E-GEOD-34424 - The Influence of Sleep Deprivation on Hippocampal CA1 Gene Expression: Relation to Stress and Aging

Status
Released on 16 July 2012, last updated on 23 July 2012
Organism
Rattus norvegicus
Samples (69)
Array (1)
Protocols (11)
Description
Sleep deprivation (SD) in young adults is associated with metabolic, stress and cognitive responses that are also characteristic of brain aging. Given that sleep architecture changes with age, including increased fragmentation and decreased slow wave activity, it seems reasonable to investigate potential molecular relationships between SD and aging in brain tissue. Here, we tested the hypothesis that young rats exposed to 24 or 72 hour SD would respond with stress and aging-like shifts in brain hippocampal CA1 gene expression. SD animals showed blood corticosterone and weight changes consistent with a stress response. Microarray results, validated by Western blot and comparison to prior SD studies, pointed to disruptions in neurotransmission, sleep pressure signaling, and macromolecular synthesis. In a separate experiment, animals exposed to 24 or 72 hour novel environment stress recapitulated nearly one third of the SD transcriptional profile, particularly upregulated apoptotic and immune signaling pathways. Compared to aging (based on three previously published independent hippocampal aging studies), SD transcriptional profiles agreed for neurogenesis and energy pathways. However, immune signaling, glial activity, macromolecular synthesis and neuronal function all showed an SD profile that was, at least in part, opposed by aging. We conclude that while stress and SD have discrete molecular signatures, they do show a subset of highly similar changes. However, the same could not be said of aging and SD, where a similar subset of genes is changed, but in partially divergent directions. Finally, this work identifies presynaptic vesicular release and intercellular adhesion molecular signatures as novel targets for future SD-countering therapeutics. Subjects: Male Fischer 344 rats (3-5 months old, Harlan, Indianapolis): 37 in cohort 1 and 32 in cohort 2. Subjects were assigned to one of 5 treatment groups: Home Cage-HC n =17; 24 hour sleep deprivation- 24SD n = 16; 72 hour sleep deprivation- 72SD n = 20; 24 hour novel environment stress- 24NES n = 10; 72 hour novel environment stress- 72NES n = 6. Cohorts 1 and 2 were combined for microarray analyses. Sleep Deprivation: The multiple platform modification (Coenen and van Luijtelaar, 1985) of the classic ‘flower pot’ (Mendelson et al., 1974) technique in which animals are placed on an elevated platform over water was used. Pairs of SD animals (cage mates) were sleep deprived for 24 or 72 hours. Novel Environment Stress (NES): NES animals were exposed to a novel environment, but were not constrained from sleeping. These NES animals paralleled the sleep deprivation exposure duration (24 hour- n = 10, and 72 hour- n = 6). Tissue Isolation: On the day that animals were removed from the SD chambers, they were anesthetized with CO2 gas and decapitated. Brains were removed and immediately placed in oxygenated artificial cerebrospinal fluid (aCSF) containing (in mM) 114NaCl, 2.5 KCl, 2MgCl2, 30 NaHCO3, 10 Glucose and 2.2CaCl2. Hippocampi were dissected as described previously (Blalock et al., 2003; Kadish et al., 2009). Briefly, dissected hippocampi were immersed in 0 °C oxygenated aCSF and placed on a chilled glass petri dish. The CA1 region was dissected along the long axis of the hippocampus. CA1 tissue was flash frozen and stored at -80° C until further use. Microarray Protocol: GCOS quality control measures of background signal (74.9 ± 2.1 cohort 1; 59.8 ± 2.3 cohort 2) and RawQ (2.3 ± 0.1 cohort 1; 1.9 ± 0.1 cohort 2), as well as a chip x chip correlation matrix of signal intensity data pointed to a global decrease in background signal intensity in Cohort 2. To control for this, each gene’s expression values for HC, 24SD and 72SD was standardized separately within cohort 1 and cohort 2, and then the two cohorts were combined. This retained the variability of each cohort, but removed the ‘cohort effect’ from the data. Pre-statistical filtering retained ‘A’ grade probe sets that were uniquely annotated (Affymetrix, June 2011) with gene symbols and had at least 6 presence calls across all 71 chips. This criterion was selected based on factorial analysis demonstrating < 5% probability of 6 or more chips being rated present for a given probe set by chance (Blalock, unpublished observations).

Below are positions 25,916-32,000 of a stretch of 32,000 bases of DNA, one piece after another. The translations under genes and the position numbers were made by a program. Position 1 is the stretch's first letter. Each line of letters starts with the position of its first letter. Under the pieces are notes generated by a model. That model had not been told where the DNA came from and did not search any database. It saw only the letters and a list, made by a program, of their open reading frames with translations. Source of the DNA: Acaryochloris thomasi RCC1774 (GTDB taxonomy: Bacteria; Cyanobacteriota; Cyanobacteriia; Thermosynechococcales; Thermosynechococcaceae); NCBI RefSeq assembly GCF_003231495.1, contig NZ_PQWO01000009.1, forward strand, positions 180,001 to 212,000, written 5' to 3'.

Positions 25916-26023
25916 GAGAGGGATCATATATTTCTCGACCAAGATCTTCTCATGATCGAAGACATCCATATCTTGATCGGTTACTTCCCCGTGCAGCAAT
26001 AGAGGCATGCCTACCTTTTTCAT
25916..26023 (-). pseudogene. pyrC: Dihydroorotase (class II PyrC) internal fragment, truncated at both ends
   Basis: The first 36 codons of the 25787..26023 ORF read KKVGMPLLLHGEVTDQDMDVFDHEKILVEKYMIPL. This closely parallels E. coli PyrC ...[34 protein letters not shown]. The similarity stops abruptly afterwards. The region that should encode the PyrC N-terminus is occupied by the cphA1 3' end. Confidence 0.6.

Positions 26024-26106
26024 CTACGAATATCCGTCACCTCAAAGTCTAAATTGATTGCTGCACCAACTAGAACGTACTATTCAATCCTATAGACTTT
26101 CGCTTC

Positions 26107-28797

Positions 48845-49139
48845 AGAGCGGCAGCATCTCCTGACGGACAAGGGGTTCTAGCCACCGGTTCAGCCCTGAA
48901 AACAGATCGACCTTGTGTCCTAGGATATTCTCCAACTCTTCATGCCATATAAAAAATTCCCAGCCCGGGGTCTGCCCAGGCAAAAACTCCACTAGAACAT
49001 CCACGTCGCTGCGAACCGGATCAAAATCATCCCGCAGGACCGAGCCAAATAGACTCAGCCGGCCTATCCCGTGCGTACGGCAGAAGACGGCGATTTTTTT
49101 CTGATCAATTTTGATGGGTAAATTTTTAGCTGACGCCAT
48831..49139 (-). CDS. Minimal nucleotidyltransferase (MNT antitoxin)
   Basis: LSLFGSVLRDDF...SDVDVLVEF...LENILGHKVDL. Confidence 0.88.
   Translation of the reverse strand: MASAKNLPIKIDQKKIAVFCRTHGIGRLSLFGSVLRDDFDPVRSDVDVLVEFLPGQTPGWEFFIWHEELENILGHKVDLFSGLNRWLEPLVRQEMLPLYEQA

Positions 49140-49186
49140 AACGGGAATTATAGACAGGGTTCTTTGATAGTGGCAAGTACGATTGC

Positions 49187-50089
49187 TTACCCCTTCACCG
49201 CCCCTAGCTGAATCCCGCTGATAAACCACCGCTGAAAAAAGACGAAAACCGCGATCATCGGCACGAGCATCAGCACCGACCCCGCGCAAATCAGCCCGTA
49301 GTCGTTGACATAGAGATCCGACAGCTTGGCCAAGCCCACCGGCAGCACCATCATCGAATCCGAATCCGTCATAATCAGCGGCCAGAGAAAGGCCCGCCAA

Experiment type
transcription profiling by array 
Contacts
Amy S Dowling, Donald A Cohen, Eric M Blalock, Heather M Buechel, Jelena Popovic, Julia H Bohannon, Kuey-Chu Chen, Meredith Rauhut, Michael Bridges, Nada M Porter, Susan D Kraner, Veronique Thibault
Citation
Hippocampal CA1 Transcriptional Profile of Sleep Deprivation: Relation to Aging and Stress. Porter NM, Bohannon JH, Curran-Rauhut M, Buechel HM, Dowling AL, Brewer LD, Popovic J, Thibault V, Kraner SD, Chen KC, Blalock EM. , Europe PMC 22792227
MIAME
PlatformsProtocolsFactorsProcessedRaw
Files
Investigation descriptionE-GEOD-34424.idf.txt
Sample and data relationshipE-GEOD-34424.sdrf.txt
Raw data (1)E-GEOD-34424.raw.1.zip
Processed data (1)E-GEOD-34424.processed.1.zip
Array designA-AFFY-18.adf.txt
R ExpressionSetE-GEOD-34424.eSet.r
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